To Prevent Whistleblowing, Encourage Whistleblowing
Are the new Corporate Inversion Rules Ethical?

Legal and Ethical Concerns of Commercial Drone Use

Privacy and Responsibility Standards need to be Developed

In February 2012 the U.S. Congress passed the FAA Modernization & Reform Act, which created a four-year road map for the introduction of unmanned aircraft systems (UAS) -- better known as “drones” — into U.S. airspace. We’re all familiar with the use of drones in warfare and monitoring weather and inspecting bridges to patrolling borders and conducting search-and-rescue activities. But no one seems to stop and consider the legal and ethical issues of using drones to invade the privacy of others or for commercial use.

There are plenty of news articles about upset beachgoers and private property owners whose privacy has been invaded by private drone operators. A concern about invasion of privacy, in particular when it comes to private property, has long been an issue tied in gathering geographic information, whether it’s gathering imagery via satellite, airplanes, or drones.

To address some of these ethical and legal concerns, some drone operators marketing their services towards geographic data collection have a responsibility and ethics statement such as this one from Shyris Imaging which pledges responsible drone operation to safeguard against violating safety and privacy issues.  As it moves towards allowing commercial drones, the FAA released a document in September of 2013 entitled, “Integration of Civil Unmanned Aircraft Systems (UAS) in the National Airspace System (NAS) Roadmap.” In 2013 the FAA approved for first four companies to fly drones commercially in the United States.

Allowing commercial use of drones is fraught with ethical issues. I’m just getting used to the fact that Domino’s Pizza may, someday soon, use robots to deliver my pizza. Yes, this has already occurred in New Zealand and Australia. I don’t know about you, but I am skeptical about the efficiency of the practice, possibly delivering the pizza to my neighbor instead, and its heating system failing so it arrives cold.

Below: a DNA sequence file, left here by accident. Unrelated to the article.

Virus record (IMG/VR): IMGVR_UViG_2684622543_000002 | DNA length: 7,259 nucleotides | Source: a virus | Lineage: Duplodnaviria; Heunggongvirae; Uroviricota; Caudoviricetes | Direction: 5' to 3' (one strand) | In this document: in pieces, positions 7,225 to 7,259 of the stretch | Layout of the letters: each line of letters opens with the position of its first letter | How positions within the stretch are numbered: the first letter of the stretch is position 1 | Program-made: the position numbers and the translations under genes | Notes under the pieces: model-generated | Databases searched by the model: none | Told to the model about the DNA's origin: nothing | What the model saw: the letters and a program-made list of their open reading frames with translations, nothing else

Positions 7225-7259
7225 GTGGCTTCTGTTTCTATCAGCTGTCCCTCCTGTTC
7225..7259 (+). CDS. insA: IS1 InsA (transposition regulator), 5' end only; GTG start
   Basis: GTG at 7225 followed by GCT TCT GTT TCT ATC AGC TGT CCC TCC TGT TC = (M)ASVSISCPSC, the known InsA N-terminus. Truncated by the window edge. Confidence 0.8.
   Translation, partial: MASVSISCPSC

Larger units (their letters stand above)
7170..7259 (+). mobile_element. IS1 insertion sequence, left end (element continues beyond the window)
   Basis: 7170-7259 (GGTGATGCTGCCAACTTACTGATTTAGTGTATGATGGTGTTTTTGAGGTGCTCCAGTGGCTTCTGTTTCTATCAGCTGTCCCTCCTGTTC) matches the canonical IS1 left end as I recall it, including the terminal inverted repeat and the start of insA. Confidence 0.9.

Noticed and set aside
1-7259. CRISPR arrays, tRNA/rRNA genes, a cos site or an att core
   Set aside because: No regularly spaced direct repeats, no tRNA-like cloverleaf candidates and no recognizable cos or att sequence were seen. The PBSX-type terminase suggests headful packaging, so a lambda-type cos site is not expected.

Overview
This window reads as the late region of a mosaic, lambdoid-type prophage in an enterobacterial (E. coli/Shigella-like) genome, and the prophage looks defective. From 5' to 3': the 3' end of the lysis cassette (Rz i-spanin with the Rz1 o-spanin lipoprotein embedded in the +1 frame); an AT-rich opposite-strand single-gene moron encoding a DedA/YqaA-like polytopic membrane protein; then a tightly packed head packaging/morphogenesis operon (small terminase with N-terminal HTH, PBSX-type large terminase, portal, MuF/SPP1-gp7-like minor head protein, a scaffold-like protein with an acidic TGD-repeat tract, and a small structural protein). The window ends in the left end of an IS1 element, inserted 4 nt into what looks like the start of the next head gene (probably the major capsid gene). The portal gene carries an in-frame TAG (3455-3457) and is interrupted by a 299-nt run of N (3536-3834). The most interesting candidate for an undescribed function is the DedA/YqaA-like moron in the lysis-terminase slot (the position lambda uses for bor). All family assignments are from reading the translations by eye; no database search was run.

Amazon raised a lot of eyebrows last year when it announced that it was planning to start delivering packages to consumers by automated drones. I’m skeptical of that as well. I can envision the drones colliding in mid-air; crashing into buildings; and creating havoc in aviation.

On an ethical level I fear that in addition to privacy issues these drones will take away lots of jobs; create more unemployment and under-employment; drive down wages; and generally move us one step further away from being a caring society.

Mechanization has its good points for sure but given that we all are inextricably linked to our electronic devices already with too many people using it to sacrifice person-to-person contact, I am afraid the use of drones for commercial purposes will further exacerbate the human contact that is so important in developing a sensitivity to what is right and was is wrong based on how our actions affect others. It’s easy to blame the drone for a missed delivery and it can’t answer back…at least not yet. It’s much more human to discuss the issue with the person who has the responsibility for deliveries and reach a resolution of the problem.

Above all else there needs to be ethical guidelines developed to set boundaries about the proper and improper use of drones. The question is who will do it? For comparison sake, there is a code of ethics for drone journalists that are viewed as a layer of additional ethical considerations atop the traditional professional and ethical expectations of a journalist in the 21st century. Drones can be used by drone journalists for aerial photography, although drones are by no means limited to that function. The ability to take photographs from the sky makes the drones a powerful tool in the hands of a journalist. But the vantage point also offers the chance for abuse, especially in terms of privacy and safety.

As with most technological advances, the laws have not kept up with the advanced use of drone technology. I imagine it will take a long time to develop ethical standards for the commercial use of drones, but start we must to protect societal interests and create an environment for responsible action.

Blog posted by Steven Mintz, aka Ethics Sage, on April 7, 2016. Professor Mintz is on the faculty of the Orfalea College of Business at Cal Poly San Luis Obispo. He also blogs at: